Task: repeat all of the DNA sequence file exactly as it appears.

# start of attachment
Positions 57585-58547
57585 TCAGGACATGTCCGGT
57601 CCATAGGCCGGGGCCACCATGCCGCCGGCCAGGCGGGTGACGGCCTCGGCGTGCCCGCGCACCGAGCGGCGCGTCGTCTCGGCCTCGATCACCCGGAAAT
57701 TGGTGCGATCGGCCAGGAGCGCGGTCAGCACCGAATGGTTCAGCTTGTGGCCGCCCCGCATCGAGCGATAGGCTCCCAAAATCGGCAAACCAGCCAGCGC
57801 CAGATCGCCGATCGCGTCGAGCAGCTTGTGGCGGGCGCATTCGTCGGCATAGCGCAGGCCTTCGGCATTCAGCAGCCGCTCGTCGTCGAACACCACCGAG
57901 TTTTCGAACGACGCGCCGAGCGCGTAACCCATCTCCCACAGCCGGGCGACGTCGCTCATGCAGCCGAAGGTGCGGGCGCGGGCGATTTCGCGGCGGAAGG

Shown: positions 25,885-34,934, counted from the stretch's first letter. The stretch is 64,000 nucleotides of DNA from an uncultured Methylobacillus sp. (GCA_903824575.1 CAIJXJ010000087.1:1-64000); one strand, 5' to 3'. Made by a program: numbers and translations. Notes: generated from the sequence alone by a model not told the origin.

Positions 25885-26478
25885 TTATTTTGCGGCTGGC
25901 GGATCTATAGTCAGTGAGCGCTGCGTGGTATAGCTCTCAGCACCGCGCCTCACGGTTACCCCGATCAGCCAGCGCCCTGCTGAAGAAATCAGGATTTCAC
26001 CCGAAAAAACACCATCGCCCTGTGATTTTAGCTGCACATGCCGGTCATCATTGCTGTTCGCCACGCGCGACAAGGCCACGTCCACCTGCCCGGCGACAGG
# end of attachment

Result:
Positions 57585-58547
57585 TCAGGACATGTCCGGT
57601 CCATAGGCCGGGGCCACCATGCCGCCGGCCAGGCGGGTGACGGCCTCGGCGTGCCCGCGCACCGAGCGGCGCGTCGTCTCGGCCTCGATCACCCGGAAAT
57701 TGGTGCGATCGGCCAGGAGCGCGGTCAGCACCGAATGGTTCAGCTTGTGGCCGCCCCGCATCGAGCGATAGGCTCCCAAAATCGGCAAACCAGCCAGCGC
57801 CAGATCGCCGATCGCGTCGAGCAGCTTGTGGCGGGCGCATTCGTCGGCATAGCGCAGGCCTTCGGCATTCAGCAGCCGCTCGTCGTCGAACACCACCGAG
57901 TTTTCGAACGACGCGCCGAGCGCGTAACCCATCTCCCACAGCCGGGCGACGTCGCTCATGCAGCCGAAGGTGCGGGCGCGGGCGATTTCGCGGCGGAAGG

Shown: positions 25,885-34,934, counted from the stretch's first letter. The stretch is 64,000 nucleotides of DNA from an uncultured Methylobacillus sp. (GCA_903824575.1 CAIJXJ010000087.1:1-64000); one strand, 5' to 3'. Made by a program: numbers and translations. Notes: generated from the sequence alone by a model not told the origin.

Positions 25885-26478
25885 TTATTTTGCGGCTGGC
25901 GGATCTATAGTCAGTGAGCGCTGCGTGGTATAGCTCTCAGCACCGCGCCTCACGGTTACCCCGATCAGCCAGCGCCCTGCTGAAGAAATCAGGATTTCAC
26001 CCGAAAAAACACCATCGCCCTGTGATTTTAGCTGCACATGCCGGTCATCATTGCTGTTCGCCACGCGCGACAAGGCCACGTCCACCTGCCCGGCGACAGG